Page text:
Lucy Giuggio RN, director of case management for Longmeadow-based Jewish Geriatric Services, often compares the organization to a ship. And the seniors the organization serves, she says, are the captains.
“There are a sea of options for seniors today,” she said, continuing the metaphor. “The challenge is identifying what the best option is for each person, and recognizing that changes … what’s good today may not be suitable tomorrow.”
To that end, JGS, which began in 1912 as a nursing home in Springfield called that Daughters of Zion Home for the Aged, has grown in its 95-year history to not only meet the needs of area elders, but also to predict those changes on the horizon.
“I spend a lot of time answering questions,” said Giuggio, “from seniors as well as their families and caregivers. When need arises, the first thing that comes to mind for most people is a nursing home. But part of my job is explaining that there is a continuum of care today to be utilized.”
Indeed, many people still equate JGS only with its nursing facility, the Julian J. Leavitt Family Jewish Nursing Home (JNH), a 200-bed facility that serves as the flagship for JGS at its Converse Street location. However, the JGS footprint is much larger than that, including several aspects of that continuum of care, a staff of more than 400, and an operating budget of $25 million.
In addition to JNH, the non-profit also operates Ruth’s House, a 76-bed assisted living facility; Genesis House, a 109-unit independent living facility; Spectrum Home Health Care, which offers home-based nursing and assistance services to residents in 10 towns, and the Wernick Adult Day Health Care Center, which provides daily acitivities and health assistance to seniors still living in their own homes.
Alan Rosenfeld, president and CEO of JGS, said keeping people in their own homes will be a driving force behind several new initiatives within the organization in the coming years, as JGS embarks on a new strategic planning phase this year.
“We’re looking very closely at home-based care and trying to create more opportunities for people that will allow them to stay in their own homes,” said Rosenfeld. “It goes back to our mission. We started as a nursing home, but our mission is much broader — to serve the elderly. We have no desire to bring people into a nursing home who do not need to be.”
The growing need for comprehensive care that caters to a wide range of seniors at various levels of independence and health is indeed a major focus for Rosenfeld and his team as JGS moves forward. Baby Boomers are aging, and that means all elder care facilities will be facing capacity issues in the next 20 to 30 years.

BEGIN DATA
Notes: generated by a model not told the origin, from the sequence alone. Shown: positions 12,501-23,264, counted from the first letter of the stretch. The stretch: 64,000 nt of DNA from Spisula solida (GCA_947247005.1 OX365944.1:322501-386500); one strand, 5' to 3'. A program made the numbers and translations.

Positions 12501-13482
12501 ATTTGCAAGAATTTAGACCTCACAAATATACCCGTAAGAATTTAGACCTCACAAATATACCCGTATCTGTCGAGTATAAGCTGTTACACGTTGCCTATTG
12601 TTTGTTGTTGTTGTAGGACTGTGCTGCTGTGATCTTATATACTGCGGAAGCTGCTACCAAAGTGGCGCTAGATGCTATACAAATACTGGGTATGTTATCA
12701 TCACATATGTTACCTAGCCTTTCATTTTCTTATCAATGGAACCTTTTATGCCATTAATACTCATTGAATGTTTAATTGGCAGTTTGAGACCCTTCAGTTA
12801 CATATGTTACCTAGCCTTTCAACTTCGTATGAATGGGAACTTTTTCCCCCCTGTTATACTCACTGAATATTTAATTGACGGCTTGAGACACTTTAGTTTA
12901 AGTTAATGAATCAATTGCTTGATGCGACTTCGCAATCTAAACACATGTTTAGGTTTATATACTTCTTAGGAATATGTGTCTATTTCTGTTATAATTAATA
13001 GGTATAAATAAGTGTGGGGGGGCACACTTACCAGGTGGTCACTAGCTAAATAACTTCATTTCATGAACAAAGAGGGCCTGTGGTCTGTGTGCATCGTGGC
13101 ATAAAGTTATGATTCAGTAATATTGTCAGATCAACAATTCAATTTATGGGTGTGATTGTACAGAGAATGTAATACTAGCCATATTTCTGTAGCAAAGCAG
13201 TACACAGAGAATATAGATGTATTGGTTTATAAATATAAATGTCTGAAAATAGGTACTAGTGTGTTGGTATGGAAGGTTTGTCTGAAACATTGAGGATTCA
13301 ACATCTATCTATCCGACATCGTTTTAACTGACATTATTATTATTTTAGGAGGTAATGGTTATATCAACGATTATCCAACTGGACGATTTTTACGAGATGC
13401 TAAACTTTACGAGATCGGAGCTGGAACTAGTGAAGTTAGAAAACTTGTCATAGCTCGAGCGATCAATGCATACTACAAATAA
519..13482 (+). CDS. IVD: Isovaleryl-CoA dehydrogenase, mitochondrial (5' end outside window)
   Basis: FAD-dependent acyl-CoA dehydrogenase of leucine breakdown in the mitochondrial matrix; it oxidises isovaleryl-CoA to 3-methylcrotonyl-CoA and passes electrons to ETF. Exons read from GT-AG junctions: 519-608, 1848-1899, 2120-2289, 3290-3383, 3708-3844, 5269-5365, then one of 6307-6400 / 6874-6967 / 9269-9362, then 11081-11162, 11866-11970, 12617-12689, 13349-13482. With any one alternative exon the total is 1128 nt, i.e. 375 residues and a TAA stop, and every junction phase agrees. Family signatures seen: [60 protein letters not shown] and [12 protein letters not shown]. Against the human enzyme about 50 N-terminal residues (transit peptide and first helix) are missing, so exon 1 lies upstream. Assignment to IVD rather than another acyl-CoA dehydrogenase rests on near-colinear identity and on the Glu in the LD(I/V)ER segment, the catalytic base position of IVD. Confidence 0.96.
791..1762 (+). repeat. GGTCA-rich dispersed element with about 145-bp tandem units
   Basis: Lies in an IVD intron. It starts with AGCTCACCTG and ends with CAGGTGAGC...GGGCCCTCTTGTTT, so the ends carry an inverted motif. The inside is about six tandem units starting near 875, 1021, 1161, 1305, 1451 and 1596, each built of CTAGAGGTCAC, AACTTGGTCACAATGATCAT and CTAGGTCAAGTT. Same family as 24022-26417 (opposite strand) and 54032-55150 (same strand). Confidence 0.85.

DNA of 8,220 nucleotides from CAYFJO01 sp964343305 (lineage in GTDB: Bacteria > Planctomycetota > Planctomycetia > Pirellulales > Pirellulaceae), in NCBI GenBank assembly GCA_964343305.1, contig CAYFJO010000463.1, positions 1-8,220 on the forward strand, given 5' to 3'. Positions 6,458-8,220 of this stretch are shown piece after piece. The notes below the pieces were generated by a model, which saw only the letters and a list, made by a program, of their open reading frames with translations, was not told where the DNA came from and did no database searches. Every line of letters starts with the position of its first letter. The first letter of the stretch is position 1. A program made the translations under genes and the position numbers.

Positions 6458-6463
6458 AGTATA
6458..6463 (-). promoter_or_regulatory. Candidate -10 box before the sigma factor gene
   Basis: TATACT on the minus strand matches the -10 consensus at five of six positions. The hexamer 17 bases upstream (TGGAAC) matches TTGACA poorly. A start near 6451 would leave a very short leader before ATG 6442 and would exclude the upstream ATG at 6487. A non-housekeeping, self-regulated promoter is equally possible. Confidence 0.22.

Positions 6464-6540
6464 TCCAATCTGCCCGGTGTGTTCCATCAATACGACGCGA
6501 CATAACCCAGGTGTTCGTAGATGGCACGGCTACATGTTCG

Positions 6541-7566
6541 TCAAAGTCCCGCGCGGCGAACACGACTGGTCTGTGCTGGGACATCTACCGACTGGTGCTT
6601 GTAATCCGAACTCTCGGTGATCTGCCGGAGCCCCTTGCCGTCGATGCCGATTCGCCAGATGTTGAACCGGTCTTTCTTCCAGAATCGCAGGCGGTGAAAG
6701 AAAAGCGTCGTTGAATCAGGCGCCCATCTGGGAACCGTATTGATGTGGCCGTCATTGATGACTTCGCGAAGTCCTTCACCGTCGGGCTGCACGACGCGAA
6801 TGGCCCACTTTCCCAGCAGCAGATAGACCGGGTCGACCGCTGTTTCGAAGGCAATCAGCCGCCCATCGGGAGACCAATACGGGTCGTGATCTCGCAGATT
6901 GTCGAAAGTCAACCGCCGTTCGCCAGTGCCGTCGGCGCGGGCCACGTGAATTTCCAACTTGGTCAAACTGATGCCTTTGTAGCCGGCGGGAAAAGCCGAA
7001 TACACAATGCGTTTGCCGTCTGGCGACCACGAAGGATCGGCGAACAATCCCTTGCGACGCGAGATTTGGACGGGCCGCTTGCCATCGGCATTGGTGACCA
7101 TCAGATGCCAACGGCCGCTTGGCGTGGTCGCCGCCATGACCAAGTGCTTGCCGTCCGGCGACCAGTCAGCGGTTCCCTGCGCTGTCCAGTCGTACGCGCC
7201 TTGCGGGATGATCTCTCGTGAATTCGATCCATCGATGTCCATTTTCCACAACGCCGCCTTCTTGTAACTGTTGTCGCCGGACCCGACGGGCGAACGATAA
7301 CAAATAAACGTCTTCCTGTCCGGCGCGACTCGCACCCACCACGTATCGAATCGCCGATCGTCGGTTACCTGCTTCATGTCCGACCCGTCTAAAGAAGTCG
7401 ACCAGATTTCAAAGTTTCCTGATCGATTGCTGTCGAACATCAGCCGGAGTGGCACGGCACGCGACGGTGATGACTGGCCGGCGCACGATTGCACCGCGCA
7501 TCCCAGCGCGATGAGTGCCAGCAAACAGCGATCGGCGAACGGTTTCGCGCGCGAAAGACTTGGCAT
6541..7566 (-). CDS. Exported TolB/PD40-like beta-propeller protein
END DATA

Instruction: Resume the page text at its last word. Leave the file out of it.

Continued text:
But more pressing, Rosenfeld said, is the World War II generation, which although markedly smaller than the Boomers, represents the population with the greatest need.
“The older Boomers are currently turning 60,” he explained. “But the generation that went through World War II — they’re turning 85. That’s the highest-demand population, although it is one that is shrinking.”
The strategy moving forward, then, becomes two-fold, added Rosenfeld — maintaining the quality of the nursing home as enrollment numbers dip, and refocusing attention on home and community services, in order to enter the next decade with a strong care model.
“Baby Boomers will begin turning 85 in 2030,” he told The HealthCare News. “And this idea of entering a nursing facility as one’s health declines, I don’t think they’re going to go for that.”
Diane Mintz, executive vice president for Spectrum Home Health Care, agreed with Rosenfeld that in terms of the broad makeup of care at JGS, Spectrum’s services will be very much at the forefront of new planning initiatives, because the home health agency often represents the entry point for seniors seeking assistance. That in turn can lead to a long-standing relationship with the organization as an elder’s needs change.
“Spectrum launched in 1994,” she explained, “which makes us relatively young — many visiting nurse services in the area are more than 130 years old. But in terms of our relationship to the entire campus, we represent a big part of the team. Our clinicians are seeing about 80 people a day, offering specific services including nursing care and rehab.
“And if extended care is necessary due to an acute illness or a fall, for instance,” added Mintz, “there are other services readily available within the same system. I think it’s comforting for people to know that everything is all right here.”